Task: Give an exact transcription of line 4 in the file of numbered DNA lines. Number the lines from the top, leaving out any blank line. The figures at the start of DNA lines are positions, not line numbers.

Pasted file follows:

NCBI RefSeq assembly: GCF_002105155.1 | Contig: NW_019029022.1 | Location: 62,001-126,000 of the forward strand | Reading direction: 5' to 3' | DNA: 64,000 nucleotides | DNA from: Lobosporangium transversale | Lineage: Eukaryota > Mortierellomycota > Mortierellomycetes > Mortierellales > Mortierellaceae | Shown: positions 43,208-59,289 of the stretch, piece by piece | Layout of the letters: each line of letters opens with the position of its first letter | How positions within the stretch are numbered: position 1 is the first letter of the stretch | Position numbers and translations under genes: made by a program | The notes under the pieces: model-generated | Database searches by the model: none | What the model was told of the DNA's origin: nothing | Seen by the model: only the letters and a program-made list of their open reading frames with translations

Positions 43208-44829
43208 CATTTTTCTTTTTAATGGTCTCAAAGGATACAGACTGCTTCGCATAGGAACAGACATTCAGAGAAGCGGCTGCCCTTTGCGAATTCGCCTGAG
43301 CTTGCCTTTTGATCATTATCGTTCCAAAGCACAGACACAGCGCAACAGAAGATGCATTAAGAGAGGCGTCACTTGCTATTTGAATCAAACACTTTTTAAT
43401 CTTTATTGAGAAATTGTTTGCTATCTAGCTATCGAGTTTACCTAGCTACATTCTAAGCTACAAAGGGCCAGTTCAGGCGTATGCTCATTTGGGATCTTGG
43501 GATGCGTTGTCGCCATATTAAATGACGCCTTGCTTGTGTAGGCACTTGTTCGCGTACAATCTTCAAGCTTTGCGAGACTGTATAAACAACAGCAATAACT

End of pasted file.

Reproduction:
43301 CTTGCCTTTTGATCATTATCGTTCCAAAGCACAGACACAGCGCAACAGAAGATGCATTAAGAGAGGCGTCACTTGCTATTTGAATCAAACACTTTTTAAT